Headaches abound for Swiss citizens in post-Brexit Britain

Uncertainty: Swiss expat Jérôme Robert runs a watch company in London with his British partner Anneke Short.

As if the pandemic wasn’t enough, Swiss expats in the UK are now also grappling with the consequences – commercial and personal – of Brexit.

This content was published on January 24, 2021
Nicole Krättli, London

Recently, at the Hook of Holland ferry port in the Netherlands, a British driver and his ham sandwich found out first-hand just what the repercussions were of the UK’s post-Brexit going it alone.

“You are no longer allowed to bring food such as meat, fruit and vegetables into the EU,” a customs officer told the surprised motorist. Could he at least keep the bread without the ham, he asked?

“No,” replied the officer, filmed by a Dutch TV camera. “Welcome to Brexit, sir. I’m sorry.”

Empty shelves, customs and VAT

Shelves in the UK are emptier than before, so much so that last week the British supermarket chain Sainsbury’s had to sell products from rival retailer Spar. Upmarket department stores like Fortnum & Mason have temporarily stopped shipping to Europe. Customers from all over Great Britain and Northern Ireland are complaining about cancelled deliveries and unexpected customs duties from continental Europe.

Many people – business owners in particular – still have more questions than answers. Swiss national Jérôme Robert runs a watch-making company in London with his British partner. Though he has been trying for months to gather the information needed for his Camden Watch Company to continue to supply customers in Europe, there is a lack of clear directives coming from the government.

“We’ve decided to ship orders anyway and just wait to see what happens,” says the 36-year-old watch designer. His fear however is that his European customers will suddenly be charged customs duties; it would be even more disastrous if, from now on, he had to register individually for VAT in every European country he ships to.

“The administrative burden would be so big that we would have to stop serving certain niche markets and concentrate only on the most important countries,” the French-speaking Swiss expat explains.

Data protection fears

Ané-Mari and Marc Peter, who have been running the London-based graphic and web design company on-IDLE for the past 20 years, are worried about VAT.

“Whereas before there was just one rule, now it’s much more complicated and time-consuming,” says Ané-Mari Peter.

And VAT is not the only stumbling block. For the past two weeks, due to more unclear tax rules, they have been unable to pay their employees in the Czech Republic.

Another problem for the web designers is data protection. Since leaving the EU, the UK no longer falls under the European General Data Protection Regulation. And so, business clients could get into legal difficulties if their websites are run on UK servers.

Tax and legal unknowns: Ané-Mari und Marc Peter, who have a graphic and web design business in London.

“But in order to host a website in the EU, you often need to have a business address in the country in question. So our UK business address won’t get us very far there,” says Peter. She says that attempts to get concrete information about the situation have been unsuccessful: “communication by the government is vague. Many matters are left open to interpretation.”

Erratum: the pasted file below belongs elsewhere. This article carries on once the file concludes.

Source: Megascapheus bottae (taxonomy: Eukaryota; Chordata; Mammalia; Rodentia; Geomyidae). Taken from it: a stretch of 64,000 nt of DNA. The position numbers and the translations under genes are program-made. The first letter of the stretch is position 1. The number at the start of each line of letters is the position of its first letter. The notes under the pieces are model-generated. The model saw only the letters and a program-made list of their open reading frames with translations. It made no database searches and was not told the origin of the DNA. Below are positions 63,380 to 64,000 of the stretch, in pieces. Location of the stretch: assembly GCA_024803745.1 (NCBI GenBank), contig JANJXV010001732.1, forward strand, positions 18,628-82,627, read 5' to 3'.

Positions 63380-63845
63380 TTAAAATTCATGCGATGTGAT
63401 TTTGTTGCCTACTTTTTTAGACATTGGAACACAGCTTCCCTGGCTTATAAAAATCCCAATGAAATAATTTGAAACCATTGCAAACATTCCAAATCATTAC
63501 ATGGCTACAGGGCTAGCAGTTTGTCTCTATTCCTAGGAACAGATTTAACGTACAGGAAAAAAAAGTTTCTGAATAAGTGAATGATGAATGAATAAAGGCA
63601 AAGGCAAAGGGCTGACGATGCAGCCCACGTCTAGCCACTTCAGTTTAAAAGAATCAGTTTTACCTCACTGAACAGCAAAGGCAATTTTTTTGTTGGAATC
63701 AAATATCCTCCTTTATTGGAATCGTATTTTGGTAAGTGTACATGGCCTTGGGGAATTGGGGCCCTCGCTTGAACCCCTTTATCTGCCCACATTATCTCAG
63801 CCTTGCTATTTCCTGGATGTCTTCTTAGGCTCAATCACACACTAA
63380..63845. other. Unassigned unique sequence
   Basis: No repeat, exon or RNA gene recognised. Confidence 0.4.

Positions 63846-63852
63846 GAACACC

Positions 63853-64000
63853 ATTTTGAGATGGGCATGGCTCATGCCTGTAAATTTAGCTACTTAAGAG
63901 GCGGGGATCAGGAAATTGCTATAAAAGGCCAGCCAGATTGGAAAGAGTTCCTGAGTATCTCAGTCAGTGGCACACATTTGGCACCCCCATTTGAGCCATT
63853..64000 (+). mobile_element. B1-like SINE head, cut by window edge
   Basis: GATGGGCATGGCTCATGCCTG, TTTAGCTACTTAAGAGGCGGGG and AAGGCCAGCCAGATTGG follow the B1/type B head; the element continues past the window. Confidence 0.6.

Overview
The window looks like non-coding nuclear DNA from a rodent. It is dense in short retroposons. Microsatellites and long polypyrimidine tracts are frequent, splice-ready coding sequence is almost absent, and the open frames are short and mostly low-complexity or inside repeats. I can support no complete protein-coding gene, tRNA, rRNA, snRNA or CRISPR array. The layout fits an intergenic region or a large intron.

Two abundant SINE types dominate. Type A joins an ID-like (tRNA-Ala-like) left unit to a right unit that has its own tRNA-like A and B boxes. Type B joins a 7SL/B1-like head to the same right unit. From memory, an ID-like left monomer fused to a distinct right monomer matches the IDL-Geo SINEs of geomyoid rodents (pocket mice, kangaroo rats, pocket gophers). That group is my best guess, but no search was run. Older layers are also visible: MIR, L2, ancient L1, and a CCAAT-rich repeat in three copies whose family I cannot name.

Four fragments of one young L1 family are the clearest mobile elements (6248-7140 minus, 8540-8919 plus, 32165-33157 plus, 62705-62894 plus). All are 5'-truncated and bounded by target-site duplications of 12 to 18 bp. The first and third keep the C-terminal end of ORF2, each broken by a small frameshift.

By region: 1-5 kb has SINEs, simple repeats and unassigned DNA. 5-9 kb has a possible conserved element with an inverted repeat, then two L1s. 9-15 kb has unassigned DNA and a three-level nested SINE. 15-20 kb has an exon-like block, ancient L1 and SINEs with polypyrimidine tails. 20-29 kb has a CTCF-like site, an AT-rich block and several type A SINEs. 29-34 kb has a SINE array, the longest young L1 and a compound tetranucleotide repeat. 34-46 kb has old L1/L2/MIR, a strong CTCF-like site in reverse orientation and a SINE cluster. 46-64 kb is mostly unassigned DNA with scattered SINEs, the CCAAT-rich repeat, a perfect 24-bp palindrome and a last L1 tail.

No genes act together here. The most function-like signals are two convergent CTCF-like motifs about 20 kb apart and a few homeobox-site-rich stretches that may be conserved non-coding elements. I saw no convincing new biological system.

International couples

Brexit is not just a business headache for Swiss expats. The UK’s breakaway from Europe also presents a challenge for binational couples. Sandra Keller* and her British partner have been living in Edinburgh, Scotland, for over seven years. They are planning to move to Switzerland as soon as the Covid-19 situation allows.

Whereas before December 31 the couple would simply have had to book a flight to Switzerland to start their new life, relocating is now more difficult. As a third-country national, Keller’s partner is subject to much stricter immigration laws.

“We’ll probably have no choice but to get married,” says the 33-year-old from Zurich. This was on the cards sooner or later, “but doing so for the sake of a visa is incredibly unromantic.”

When she first moved to Edinburgh, Keller started off completely from scratch. “I just came here and built a new life for myself,” she says. “My boyfriend is now being denied this freedom and opportunity. It’s really sad.”

But even marriage won’t solve all their problems. Before he can apply for a B permit as a spouse and thus receive a residence and work permit, the couple must first be living in Switzerland. “This is very risky as we will have to give up everything we have here and move back without any guarantee it will all work out.”

Ané-Mari Peter, who is also a board member of the Federation of Swiss Societies UK, understands the frustration of many Swiss abroad, but says things are not all bleak.

“Over the past few months, I have felt a great sense of cohesion within the Swiss expat community. People help each other in online forums, share information and support each other.”

And, at the end of the day, Peter says, complaining doesn’t get you anywhere. “Brexit is a democratic decision that we have to respect. Now we just need to knuckle down and get on with it, as they say over here; or, as we’d say back home: “Gring ache u schaffe!”

*Since her employer has not been informed of her plans to move, Keller does not want to make her real name public

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